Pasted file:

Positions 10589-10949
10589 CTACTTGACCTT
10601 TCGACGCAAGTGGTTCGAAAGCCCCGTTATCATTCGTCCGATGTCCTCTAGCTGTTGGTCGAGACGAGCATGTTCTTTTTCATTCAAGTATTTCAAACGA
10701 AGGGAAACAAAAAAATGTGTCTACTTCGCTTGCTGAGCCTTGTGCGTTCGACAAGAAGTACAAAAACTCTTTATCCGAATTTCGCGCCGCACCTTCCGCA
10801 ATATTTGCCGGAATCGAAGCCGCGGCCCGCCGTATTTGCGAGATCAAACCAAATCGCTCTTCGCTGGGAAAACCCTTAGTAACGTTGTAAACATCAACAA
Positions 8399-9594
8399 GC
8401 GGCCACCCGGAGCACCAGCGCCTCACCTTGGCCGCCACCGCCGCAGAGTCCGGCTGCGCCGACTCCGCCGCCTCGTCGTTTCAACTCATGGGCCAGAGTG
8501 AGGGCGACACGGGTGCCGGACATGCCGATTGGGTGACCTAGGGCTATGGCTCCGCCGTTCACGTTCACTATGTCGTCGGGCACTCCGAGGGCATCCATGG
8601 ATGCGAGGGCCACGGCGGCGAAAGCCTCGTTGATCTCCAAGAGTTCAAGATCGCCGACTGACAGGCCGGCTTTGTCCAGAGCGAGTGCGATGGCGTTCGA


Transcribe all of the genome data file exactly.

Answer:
Positions 10589-10949
10589 CTACTTGACCTT
10601 TCGACGCAAGTGGTTCGAAAGCCCCGTTATCATTCGTCCGATGTCCTCTAGCTGTTGGTCGAGACGAGCATGTTCTTTTTCATTCAAGTATTTCAAACGA
10701 AGGGAAACAAAAAAATGTGTCTACTTCGCTTGCTGAGCCTTGTGCGTTCGACAAGAAGTACAAAAACTCTTTATCCGAATTTCGCGCCGCACCTTCCGCA
10801 ATATTTGCCGGAATCGAAGCCGCGGCCCGCCGTATTTGCGAGATCAAACCAAATCGCTCTTCGCTGGGAAAACCCTTAGTAACGTTGTAAACATCAACAA
Positions 8399-9594
8399 GC
8401 GGCCACCCGGAGCACCAGCGCCTCACCTTGGCCGCCACCGCCGCAGAGTCCGGCTGCGCCGACTCCGCCGCCTCGTCGTTTCAACTCATGGGCCAGAGTG
8501 AGGGCGACACGGGTGCCGGACATGCCGATTGGGTGACCTAGGGCTATGGCTCCGCCGTTCACGTTCACTATGTCGTCGGGCACTCCGAGGGCATCCATGG
8601 ATGCGAGGGCCACGGCGGCGAAAGCCTCGTTGATCTCCAAGAGTTCAAGATCGCCGACTGACAGGCCGGCTTTGTCCAGAGCGAGTGCGATGGCGTTCGA